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The Italian fashion label Krizia was founded by Mariuccia Mandelli in 1954. It soon grew to be a beacon for Italian design and creativity, becoming instantly recognizably in the 1970s and ’80s for its play with animal patterns and pleating.
The house has undergone a moment of revitalization recently, with entrepreneur Zhu Chongyun in 2014 injecting the brand with a sense of 21st-century dynamism and international edge. On the occasion of the return of Krizia to its historic home, Spazio Krizia, Whitewall caught up with Antonio D’Anna and Simona Clemenza, the head of design and the CEO, respectively, about expanding its presence abroad and the potential for future artistic collaborations.
WHITEWALL: Krizia is a symbol of Italian creativity and Made in Italy craftsmanship. How would you describe Krizia’s iconic codes?
ANTONIO D’ANNA: Krizia is innovation, and for this reason all its iconic elements have always been characterized by both material and structural experimentation such as plissé, inlays, and embroidery, and this is what made it world famous.
WW: When mining inspiration from the archives, what stood out that made sense for contemporary collections?
ADA: It’s an incredible archive. There are many aspects that can be adapted in a contemporary look, such as the use of experimental materials and architectural modeling that is able to be readjusted in a current key.
WW: Who is the Krizia woman of today?
ADA: Like the historic woman of the brand, a woman who maintains her strength. But now, she is also relaxed, with an approach more in line with the times in which we are living.
WW: How did you want to reimagine pleating, animal prints, and other icons of Krizia’s past for the Fall/Winter 2017 collection and the Spring 2018 collection?
ADA: The focus on plissé is based on Krizia’s impressive modeling, but it’s adapted to more fluid fabrics, and so, while retaining the DNA, is translated into a more slippery and relaxed version.
It pays homage to the animal with prints and images sometimes placed in unexpected places.
Mrs. Mandelli cares so much about the plastics, and now they are moving from jewelry to embroideries and clothing applications.
WW: What is the starting point for each collection? Where do you like to seek inspiration?
ADA: There is no specific departure—each collection lives on its own, and it can be born from prints linked to an art exhibition, enriched by the flavor given by the continuous work on the archive and conversations with the art director, Mrs. Zhu.
WW: How much experimentation is part of the design process?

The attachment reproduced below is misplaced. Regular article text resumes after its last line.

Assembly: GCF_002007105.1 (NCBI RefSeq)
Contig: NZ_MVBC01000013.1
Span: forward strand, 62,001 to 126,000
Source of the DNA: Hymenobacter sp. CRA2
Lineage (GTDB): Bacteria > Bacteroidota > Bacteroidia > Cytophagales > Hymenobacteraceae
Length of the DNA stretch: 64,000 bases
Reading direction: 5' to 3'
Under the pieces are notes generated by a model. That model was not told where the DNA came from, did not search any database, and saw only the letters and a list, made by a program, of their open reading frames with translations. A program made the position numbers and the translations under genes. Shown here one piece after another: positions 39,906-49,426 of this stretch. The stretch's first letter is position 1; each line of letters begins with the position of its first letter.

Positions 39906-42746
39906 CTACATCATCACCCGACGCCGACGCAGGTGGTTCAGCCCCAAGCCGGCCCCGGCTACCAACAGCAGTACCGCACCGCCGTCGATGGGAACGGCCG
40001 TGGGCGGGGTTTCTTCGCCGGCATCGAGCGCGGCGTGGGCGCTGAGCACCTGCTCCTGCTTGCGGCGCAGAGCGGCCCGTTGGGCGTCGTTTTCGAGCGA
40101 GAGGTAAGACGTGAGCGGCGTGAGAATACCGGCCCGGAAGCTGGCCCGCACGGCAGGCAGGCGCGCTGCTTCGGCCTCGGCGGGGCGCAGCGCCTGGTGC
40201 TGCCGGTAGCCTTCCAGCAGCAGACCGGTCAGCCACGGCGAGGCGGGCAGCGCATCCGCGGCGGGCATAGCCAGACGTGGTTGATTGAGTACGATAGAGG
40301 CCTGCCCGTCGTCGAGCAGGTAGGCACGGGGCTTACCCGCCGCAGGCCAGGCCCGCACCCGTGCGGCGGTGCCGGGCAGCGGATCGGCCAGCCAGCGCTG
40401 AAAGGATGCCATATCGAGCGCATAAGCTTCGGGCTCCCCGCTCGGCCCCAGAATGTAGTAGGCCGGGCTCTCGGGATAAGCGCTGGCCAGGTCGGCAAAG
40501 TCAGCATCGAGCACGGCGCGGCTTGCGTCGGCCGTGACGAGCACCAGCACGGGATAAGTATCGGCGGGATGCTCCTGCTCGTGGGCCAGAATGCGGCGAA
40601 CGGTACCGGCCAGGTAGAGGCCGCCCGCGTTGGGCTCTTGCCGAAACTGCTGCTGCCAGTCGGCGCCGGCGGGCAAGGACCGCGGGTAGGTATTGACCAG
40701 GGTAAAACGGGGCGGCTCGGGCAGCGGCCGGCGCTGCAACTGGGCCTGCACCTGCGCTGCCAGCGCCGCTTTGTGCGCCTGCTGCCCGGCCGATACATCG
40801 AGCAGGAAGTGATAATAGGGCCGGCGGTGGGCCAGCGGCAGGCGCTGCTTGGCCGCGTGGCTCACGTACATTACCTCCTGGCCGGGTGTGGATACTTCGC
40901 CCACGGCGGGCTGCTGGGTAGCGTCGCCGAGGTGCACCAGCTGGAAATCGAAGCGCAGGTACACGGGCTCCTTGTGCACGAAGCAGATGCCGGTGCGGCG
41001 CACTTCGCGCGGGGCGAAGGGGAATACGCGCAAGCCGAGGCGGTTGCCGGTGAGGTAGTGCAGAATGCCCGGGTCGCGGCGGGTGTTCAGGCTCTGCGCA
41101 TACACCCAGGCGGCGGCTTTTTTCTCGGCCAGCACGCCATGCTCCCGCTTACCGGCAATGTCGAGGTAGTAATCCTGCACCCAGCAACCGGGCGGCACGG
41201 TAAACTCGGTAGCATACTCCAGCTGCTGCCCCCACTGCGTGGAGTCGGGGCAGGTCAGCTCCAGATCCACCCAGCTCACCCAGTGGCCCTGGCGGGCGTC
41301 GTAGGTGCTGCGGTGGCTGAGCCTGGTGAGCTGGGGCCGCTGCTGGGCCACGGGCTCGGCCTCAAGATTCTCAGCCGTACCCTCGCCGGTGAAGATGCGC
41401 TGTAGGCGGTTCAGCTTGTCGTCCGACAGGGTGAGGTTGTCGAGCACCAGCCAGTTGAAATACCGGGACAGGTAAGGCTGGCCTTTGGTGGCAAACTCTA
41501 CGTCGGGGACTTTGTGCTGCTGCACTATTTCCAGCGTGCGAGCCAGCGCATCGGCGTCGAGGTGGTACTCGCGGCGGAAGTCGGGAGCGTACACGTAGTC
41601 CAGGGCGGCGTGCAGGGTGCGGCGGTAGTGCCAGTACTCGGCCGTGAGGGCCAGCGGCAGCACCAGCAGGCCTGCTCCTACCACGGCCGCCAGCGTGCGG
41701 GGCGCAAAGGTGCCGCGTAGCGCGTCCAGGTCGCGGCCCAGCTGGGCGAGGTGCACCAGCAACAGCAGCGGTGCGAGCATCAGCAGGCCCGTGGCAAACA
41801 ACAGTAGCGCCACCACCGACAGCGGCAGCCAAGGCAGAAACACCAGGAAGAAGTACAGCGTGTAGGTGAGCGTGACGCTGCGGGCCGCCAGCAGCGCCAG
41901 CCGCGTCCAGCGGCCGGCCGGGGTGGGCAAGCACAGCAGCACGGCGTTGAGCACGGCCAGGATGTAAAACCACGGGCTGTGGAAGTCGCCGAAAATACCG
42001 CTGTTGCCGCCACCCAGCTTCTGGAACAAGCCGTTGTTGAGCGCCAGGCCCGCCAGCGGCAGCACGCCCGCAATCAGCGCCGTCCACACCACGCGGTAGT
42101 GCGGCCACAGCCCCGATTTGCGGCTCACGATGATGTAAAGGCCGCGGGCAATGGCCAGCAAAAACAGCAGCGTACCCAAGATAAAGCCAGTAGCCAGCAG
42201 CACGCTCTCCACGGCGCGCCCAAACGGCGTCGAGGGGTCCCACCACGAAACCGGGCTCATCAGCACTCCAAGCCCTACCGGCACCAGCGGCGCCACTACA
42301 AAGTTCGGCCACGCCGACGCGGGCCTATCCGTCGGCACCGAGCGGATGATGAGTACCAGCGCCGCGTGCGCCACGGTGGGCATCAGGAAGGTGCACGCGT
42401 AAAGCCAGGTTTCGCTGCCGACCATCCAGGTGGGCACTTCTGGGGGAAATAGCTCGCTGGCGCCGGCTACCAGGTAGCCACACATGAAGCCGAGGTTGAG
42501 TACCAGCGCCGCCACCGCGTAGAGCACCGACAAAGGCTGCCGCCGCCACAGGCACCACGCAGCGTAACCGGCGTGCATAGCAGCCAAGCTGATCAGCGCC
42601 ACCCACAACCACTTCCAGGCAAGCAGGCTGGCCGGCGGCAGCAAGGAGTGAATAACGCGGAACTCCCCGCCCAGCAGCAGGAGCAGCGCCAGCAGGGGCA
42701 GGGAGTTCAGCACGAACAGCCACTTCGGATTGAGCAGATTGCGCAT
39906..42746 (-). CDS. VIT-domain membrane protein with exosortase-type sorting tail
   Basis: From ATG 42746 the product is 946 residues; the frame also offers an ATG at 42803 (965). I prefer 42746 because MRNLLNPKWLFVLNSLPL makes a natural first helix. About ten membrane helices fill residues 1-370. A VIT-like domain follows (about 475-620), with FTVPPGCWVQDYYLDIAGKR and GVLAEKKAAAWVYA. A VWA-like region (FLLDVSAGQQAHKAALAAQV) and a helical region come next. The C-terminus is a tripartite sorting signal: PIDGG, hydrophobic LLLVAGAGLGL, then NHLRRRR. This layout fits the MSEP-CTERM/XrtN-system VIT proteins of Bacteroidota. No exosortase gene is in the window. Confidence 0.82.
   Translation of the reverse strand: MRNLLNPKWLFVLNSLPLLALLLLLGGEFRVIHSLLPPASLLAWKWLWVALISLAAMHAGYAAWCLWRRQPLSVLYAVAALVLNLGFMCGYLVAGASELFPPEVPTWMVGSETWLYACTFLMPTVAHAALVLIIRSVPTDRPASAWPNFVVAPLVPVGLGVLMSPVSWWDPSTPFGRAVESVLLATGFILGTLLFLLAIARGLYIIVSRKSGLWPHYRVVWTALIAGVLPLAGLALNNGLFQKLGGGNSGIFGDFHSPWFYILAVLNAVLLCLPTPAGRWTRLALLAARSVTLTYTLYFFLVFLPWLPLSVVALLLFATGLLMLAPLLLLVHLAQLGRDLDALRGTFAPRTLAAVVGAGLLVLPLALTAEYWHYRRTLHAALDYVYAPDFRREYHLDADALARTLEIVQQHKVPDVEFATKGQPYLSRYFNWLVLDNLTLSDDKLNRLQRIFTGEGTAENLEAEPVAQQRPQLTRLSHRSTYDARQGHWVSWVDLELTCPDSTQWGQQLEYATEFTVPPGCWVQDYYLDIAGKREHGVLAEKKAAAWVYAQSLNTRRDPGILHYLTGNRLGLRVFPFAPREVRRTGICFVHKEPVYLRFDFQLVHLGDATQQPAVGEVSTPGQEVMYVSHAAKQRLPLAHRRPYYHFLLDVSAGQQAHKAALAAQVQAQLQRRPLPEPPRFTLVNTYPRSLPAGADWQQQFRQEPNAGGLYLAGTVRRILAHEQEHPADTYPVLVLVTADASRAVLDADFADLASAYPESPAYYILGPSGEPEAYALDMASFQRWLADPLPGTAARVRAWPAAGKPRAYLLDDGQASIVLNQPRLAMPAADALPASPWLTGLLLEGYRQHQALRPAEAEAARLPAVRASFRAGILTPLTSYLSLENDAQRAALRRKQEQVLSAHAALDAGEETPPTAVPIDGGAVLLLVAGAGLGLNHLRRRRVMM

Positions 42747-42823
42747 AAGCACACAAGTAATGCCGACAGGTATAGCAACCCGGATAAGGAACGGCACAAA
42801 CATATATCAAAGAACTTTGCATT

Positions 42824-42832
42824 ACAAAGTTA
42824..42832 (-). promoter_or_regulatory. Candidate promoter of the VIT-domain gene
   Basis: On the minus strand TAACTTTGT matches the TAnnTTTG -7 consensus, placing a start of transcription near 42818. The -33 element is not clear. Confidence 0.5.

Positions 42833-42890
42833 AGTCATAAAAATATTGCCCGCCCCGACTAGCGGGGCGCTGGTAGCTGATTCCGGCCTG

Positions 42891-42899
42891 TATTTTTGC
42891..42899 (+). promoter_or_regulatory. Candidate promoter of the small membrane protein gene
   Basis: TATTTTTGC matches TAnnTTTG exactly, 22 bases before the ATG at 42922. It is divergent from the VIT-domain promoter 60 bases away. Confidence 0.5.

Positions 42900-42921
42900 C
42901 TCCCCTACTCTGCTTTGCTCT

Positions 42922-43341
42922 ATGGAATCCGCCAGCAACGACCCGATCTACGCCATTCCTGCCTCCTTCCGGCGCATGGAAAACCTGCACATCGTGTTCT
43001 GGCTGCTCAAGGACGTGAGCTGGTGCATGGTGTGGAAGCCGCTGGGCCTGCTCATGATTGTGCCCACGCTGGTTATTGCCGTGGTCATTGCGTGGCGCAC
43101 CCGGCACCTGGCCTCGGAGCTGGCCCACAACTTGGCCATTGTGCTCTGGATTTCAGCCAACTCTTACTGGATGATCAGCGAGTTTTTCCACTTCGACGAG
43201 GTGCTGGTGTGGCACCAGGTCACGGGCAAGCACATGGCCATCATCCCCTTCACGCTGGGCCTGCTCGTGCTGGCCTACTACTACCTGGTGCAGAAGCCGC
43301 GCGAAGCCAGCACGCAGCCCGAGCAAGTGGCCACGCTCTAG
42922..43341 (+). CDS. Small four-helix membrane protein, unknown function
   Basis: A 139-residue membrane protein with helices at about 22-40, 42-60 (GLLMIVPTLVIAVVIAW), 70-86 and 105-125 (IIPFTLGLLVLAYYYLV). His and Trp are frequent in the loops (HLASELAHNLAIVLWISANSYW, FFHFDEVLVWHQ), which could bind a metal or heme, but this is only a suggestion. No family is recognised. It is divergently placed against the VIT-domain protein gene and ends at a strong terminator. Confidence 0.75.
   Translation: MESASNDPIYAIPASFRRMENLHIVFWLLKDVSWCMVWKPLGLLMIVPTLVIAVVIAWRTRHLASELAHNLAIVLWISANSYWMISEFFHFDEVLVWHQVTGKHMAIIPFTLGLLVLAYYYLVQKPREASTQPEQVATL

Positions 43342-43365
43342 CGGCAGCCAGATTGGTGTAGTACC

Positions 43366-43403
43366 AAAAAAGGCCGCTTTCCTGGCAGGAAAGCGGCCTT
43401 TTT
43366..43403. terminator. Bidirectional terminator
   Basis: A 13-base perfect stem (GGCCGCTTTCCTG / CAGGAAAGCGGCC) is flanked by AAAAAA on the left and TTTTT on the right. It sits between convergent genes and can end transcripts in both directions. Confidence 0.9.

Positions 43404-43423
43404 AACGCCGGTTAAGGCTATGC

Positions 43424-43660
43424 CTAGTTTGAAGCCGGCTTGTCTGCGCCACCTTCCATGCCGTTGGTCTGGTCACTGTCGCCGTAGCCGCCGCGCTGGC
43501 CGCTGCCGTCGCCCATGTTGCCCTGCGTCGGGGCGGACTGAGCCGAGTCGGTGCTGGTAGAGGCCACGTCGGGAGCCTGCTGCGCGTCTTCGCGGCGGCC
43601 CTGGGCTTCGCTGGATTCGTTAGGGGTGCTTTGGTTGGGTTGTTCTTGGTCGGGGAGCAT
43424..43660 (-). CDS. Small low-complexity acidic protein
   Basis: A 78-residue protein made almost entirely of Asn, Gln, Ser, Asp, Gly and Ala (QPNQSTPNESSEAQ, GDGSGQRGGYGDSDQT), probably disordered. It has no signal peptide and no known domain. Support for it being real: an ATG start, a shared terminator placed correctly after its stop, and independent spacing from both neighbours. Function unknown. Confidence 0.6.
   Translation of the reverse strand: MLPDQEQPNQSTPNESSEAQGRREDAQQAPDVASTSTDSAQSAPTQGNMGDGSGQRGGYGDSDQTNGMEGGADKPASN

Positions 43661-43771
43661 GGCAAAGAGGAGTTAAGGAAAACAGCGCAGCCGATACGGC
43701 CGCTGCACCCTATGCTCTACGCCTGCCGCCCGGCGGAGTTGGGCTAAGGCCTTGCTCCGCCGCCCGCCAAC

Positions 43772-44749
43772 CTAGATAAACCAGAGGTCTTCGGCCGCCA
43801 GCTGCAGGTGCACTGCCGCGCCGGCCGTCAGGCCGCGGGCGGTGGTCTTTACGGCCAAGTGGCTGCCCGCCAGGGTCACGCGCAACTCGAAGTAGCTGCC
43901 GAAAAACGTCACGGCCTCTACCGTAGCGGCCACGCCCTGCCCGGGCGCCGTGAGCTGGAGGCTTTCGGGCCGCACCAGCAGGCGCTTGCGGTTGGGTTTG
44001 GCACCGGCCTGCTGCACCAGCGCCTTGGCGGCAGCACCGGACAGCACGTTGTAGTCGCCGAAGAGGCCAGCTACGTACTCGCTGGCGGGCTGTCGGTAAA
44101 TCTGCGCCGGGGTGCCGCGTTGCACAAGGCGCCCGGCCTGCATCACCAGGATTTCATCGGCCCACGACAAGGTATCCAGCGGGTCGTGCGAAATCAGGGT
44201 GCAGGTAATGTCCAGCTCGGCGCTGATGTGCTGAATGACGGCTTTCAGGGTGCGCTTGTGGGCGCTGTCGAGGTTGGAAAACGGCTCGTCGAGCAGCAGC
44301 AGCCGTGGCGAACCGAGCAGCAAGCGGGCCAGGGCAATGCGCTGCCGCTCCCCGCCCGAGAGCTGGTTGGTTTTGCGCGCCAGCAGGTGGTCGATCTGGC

ADA: There is a great experimentation, both on the front of the study of fabrics made in Italy, which mostly start from the search for the yarn to create unexpected effects, then to the construction of the garments, which because of their complexity require hours and hours of work, so that the embroidery is also born from different materials, sometimes unexpectedly coupled.
WW: For Spring 2018, can you tell us about where the geometric, repetitive patterning came from?
ADA: The geometries arise from the reinterpretation of the plissé concept, so that the geometries are duplicated by re-creating the serial movement of the fold in an optical key.
WW: Did we sense a Japanese kimono style of inspiration as well?
ADA: True, Japan has always been one of the markets most loved by Mrs. Mandelli, so we wanted to give the flavor to the collection, both with the use of Japanese fabrics created with Japanese threads and the reinterpretation of samples which are realized from a fusion between the men’s tailored jacket and the Japanese kimono.
WW: Spazio Krizia and the brand’s historic store on via Spiga in Milan have been reinvigorated. How do you see Krizia expanding, retail-wise, internationally?
SIMONA CLEMENZA: Krizia will expand internationally via different channels. At a retail level I target opening several stores in the main European capitals such as London, Paris, and few others. We will also launch our e-commerce by February 2018 with European deliveries. At a wholesale level, we are collaborating with the key accounts in the EMEA region.
WW: What kind of collaborations with creatives and artists do you want to pursue in the future?
SC: First of all, we target collaborations with artists that will create an immediate empathy with the audience, interesting things that will surprise. Art is a way of communicating what we think in a much deeper way and challenges us to new visions and gives us new emotions.
We want to be a platform that will launch new talents and at the same time works with established artists. The goal is to give to Milan a constant dialogue with the city and the audience.
We do art not because we want to sell, but because we want to express our vision.